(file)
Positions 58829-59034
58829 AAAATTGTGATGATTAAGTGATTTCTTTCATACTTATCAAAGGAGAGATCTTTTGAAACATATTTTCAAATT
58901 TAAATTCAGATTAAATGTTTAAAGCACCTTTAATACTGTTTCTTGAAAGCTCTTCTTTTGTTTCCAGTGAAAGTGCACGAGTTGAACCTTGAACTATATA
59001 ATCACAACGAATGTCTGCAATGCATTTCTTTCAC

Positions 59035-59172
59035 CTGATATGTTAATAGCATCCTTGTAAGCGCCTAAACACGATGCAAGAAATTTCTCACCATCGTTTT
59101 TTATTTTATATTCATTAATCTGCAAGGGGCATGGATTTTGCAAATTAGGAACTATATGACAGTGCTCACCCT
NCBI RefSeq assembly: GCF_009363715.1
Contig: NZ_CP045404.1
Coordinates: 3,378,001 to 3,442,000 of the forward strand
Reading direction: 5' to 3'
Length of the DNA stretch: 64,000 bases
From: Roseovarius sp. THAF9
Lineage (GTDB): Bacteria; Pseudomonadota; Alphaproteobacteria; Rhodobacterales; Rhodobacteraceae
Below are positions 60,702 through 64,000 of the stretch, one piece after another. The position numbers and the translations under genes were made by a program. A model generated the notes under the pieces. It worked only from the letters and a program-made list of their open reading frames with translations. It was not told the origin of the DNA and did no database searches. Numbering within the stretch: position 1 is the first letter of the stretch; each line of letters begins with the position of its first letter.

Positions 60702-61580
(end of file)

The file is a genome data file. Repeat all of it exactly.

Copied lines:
Positions 58829-59034
58829 AAAATTGTGATGATTAAGTGATTTCTTTCATACTTATCAAAGGAGAGATCTTTTGAAACATATTTTCAAATT
58901 TAAATTCAGATTAAATGTTTAAAGCACCTTTAATACTGTTTCTTGAAAGCTCTTCTTTTGTTTCCAGTGAAAGTGCACGAGTTGAACCTTGAACTATATA
59001 ATCACAACGAATGTCTGCAATGCATTTCTTTCAC

Positions 59035-59172
59035 CTGATATGTTAATAGCATCCTTGTAAGCGCCTAAACACGATGCAAGAAATTTCTCACCATCGTTTT
59101 TTATTTTATATTCATTAATCTGCAAGGGGCATGGATTTTGCAAATTAGGAACTATATGACAGTGCTCACCCT
NCBI RefSeq assembly: GCF_009363715.1
Contig: NZ_CP045404.1
Coordinates: 3,378,001 to 3,442,000 of the forward strand
Reading direction: 5' to 3'
Length of the DNA stretch: 64,000 bases
From: Roseovarius sp. THAF9
Lineage (GTDB): Bacteria; Pseudomonadota; Alphaproteobacteria; Rhodobacterales; Rhodobacteraceae
Below are positions 60,702 through 64,000 of the stretch, one piece after another. The position numbers and the translations under genes were made by a program. A model generated the notes under the pieces. It worked only from the letters and a program-made list of their open reading frames with translations. It was not told the origin of the DNA and did no database searches. Numbering within the stretch: position 1 is the first letter of the stretch; each line of letters begins with the position of its first letter.

Positions 60702-61580